This summer the Alabama Board of Pardons and Paroles made headlines for all the wrong reasons after they granted parole back in January to an inmate who was serving a life sentence. Months after being released, parolee Jimmy Spencer, is now accused of killing three people in Guntersville, Ala.
The Parole Board’s decision led many to question their decision-making process as they have the power to override a judge’s decision and grant Alabama prisoners parole as they see fit.
Which is why on Monday, after much public scrutiny and questions, Gov. Kay Ivey took action.
She and Attorney General Steve Marshall met with members of the parole board where she removed Clifford (Cliff) Walker (who former-Gov. Robert Bentley appointed effective Nov. 2013) as Chairman and appointed Lyn Head (who Bentley appointed to the board effective Sept. 2016) to the lead board. Ivey decided to keep Dwayne Spurlock on the board, as she appointed him back in May, saying “he’s only been on duty like four months, so he’s still learning.” Each member of the board were subject to confirmation by the Alabama Senate and are serving a six year term.
Ivey also announced that that she’s signed Executive Order 716, which puts a temporary moratorium on granting early paroles. She’s also asked the board to create and submit and corrective action plan within the next 30 days. Upon its submission, Ivey and Marshall will review and tweak the plan before giving the board a timeline for implementation.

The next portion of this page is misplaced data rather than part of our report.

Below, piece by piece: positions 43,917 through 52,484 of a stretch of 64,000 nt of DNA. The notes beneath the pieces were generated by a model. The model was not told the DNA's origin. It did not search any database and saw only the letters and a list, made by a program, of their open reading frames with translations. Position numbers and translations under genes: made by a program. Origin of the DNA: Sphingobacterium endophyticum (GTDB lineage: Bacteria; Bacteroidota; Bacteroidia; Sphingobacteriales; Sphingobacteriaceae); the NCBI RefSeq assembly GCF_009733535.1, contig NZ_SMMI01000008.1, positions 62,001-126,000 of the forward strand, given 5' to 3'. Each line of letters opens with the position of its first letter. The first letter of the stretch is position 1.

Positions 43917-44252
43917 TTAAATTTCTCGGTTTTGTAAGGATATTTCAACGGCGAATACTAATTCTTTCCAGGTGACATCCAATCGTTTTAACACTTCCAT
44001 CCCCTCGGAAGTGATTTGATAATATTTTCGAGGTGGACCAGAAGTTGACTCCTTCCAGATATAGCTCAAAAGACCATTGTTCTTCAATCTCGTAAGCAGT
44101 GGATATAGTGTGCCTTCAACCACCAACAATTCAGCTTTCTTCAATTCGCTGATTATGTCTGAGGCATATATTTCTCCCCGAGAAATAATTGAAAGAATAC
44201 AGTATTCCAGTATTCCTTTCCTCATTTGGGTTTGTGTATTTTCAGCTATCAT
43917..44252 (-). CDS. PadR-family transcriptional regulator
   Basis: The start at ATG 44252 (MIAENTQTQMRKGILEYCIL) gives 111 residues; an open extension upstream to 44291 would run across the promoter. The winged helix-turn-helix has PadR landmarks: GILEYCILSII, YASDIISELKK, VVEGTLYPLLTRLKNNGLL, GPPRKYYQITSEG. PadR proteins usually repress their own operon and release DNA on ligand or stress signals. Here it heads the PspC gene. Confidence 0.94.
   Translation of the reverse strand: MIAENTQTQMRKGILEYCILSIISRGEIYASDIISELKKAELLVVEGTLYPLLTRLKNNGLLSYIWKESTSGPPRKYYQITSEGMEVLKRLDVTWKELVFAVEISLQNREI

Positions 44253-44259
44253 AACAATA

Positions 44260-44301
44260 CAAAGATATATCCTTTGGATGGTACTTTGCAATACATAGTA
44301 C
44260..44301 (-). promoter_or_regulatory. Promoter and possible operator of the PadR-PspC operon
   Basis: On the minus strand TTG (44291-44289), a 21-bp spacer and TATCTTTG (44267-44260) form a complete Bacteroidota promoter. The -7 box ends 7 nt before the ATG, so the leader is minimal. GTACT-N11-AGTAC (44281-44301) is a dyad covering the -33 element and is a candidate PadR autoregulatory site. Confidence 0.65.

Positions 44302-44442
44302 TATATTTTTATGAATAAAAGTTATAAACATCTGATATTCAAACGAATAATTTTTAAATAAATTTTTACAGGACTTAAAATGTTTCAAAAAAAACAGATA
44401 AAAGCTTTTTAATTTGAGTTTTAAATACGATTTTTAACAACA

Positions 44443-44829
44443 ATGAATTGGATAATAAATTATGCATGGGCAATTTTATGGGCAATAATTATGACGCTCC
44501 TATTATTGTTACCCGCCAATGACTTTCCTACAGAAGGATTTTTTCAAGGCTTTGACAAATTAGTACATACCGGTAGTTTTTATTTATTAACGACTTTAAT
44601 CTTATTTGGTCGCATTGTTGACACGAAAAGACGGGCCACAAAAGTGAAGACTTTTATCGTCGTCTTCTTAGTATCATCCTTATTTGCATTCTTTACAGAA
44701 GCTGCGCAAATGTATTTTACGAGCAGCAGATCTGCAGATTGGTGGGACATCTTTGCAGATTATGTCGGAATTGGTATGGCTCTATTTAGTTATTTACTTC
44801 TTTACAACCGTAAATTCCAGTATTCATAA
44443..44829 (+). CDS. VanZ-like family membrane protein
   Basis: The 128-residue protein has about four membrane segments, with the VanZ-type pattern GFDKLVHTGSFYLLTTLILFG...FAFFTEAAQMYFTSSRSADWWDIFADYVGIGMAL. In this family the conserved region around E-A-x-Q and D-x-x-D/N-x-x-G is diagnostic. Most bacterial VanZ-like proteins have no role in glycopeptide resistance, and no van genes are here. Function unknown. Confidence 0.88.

Importance of the Parole Board
More than 20,000 people are locked up in Alabama prisons. According to the Alabama Department of Corrections (ADOC), state facilities are are at 160 percent of their intended occupancy as they’re collectively designed to hold only only 13,000 prisoners.
While the State Legislature added an additional $85 million for the state prison system over the next two years — to address the prison’s mental health systems, following U.S. District Judge Myron Thompson‘s declaration that the state has failed to provide mental health care to the state’s prison population and is in violation of the Eighth Amendment’s prohibition on cruel and unusual punishment — lawmakers have yet to tackle fully he systemic problem of overcrowding.
Since the passage of the Justice Reinvestment Act (Act 2015-185) in 2015, the board has been tasked with implementing specific reforms targeted at reducing the prison population.
According to the Board’s FY 2017 Annual Report, the Justice Reinvestment Act “requires a clear definition of the parole standard of release and establishment of actuarially based ‘parole guidelines,’ which include reasons for granting and denying parole. Reforms involving the Board’s paroling process achieve greater transparency for the public, crime victims, inmates, and system stakeholders regarding the process, itself, and factors guiding release decisions.”